Just looking at this camera obscura makes me happy

I have a thing for beautiful wooden boxes, and I absolutely lose my mind when they perform magical feats. My friend Les Cookson recently sent me a prototype of a Camera Obscura he’s been working on and just looking at it makes me happy. His design is based on a principle that’s been around since 500 BC and it's exactly what I enjoy sharing.

Here's how it works:

When the camera faces an object or image, rays of light enter though a convex lens and projects a reverse image toward the back end of the darkened box.  A mirror intersects the image and makes it viewable through a glass plate at the top where it can be traced or photographed. This is an excellent artist's tool for getting a quick sketch for proportion and layout as you can draw right on top of the glass.

The images produced by the device are surprisingly otherworldly and here's something that will definitely seem crazy – it is possible to turn any room in your home into a Camera Obscura by blocking out all light and cutting a small hole in the window covering.  I just came across the video below and I want to try this out for myself.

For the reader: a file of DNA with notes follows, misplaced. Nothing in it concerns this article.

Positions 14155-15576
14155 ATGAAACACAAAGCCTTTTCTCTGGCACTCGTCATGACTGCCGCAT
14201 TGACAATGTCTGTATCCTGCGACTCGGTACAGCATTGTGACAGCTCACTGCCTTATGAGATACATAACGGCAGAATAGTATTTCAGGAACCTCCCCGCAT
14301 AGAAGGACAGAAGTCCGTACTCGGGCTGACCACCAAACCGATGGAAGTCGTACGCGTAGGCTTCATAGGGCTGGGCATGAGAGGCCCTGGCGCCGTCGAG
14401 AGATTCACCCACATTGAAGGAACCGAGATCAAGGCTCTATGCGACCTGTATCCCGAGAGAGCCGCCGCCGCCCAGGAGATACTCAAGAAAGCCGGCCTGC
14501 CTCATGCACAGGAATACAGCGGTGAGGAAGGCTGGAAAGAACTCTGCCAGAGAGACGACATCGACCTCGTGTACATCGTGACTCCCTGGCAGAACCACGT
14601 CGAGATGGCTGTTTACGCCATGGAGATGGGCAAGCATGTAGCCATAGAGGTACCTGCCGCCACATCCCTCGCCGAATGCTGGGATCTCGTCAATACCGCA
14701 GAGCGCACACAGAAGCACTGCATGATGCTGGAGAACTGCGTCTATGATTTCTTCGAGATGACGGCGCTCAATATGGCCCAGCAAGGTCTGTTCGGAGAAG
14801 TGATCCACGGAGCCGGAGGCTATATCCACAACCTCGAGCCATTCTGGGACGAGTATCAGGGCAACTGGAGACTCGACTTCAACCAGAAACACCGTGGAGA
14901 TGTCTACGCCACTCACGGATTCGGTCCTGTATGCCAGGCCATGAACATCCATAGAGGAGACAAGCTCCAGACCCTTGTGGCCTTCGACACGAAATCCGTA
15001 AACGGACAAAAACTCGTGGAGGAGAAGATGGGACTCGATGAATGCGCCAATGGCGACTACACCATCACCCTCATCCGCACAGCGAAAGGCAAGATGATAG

The science behind how the Camera Obscura and the human eye takes in imagery is similar.   Just as the lens of the Camera lets light waves in and reverses them, so does the lens of the eye.   The difference is that our brain automatically mirrors what’s taken in so that we see things as they should be.

In 1646 Athanasius Kircher took things to a new level when he developed a Camera Obscura in the round when he placed 2 darkened boxes inside of one other.

In his design, each of the 4 walls had lenses at their center that projected surrounding views onto stretched paper. An artist could trace what he saw and in the end have a perfectly captured, 360° view of the outside environment.

This idea of multiple views taken with the same Camera Obscura has been refined and reused for hundreds of years.

If you’re a fan of ancient visualization techniques or a master painter in the making, you can’t go wrong with Les Cookson’s Camera Obsucra.  I'm very much looking forward to playing around with mine and I've already begun the process of blacking out my living room in the name of photographic science. 

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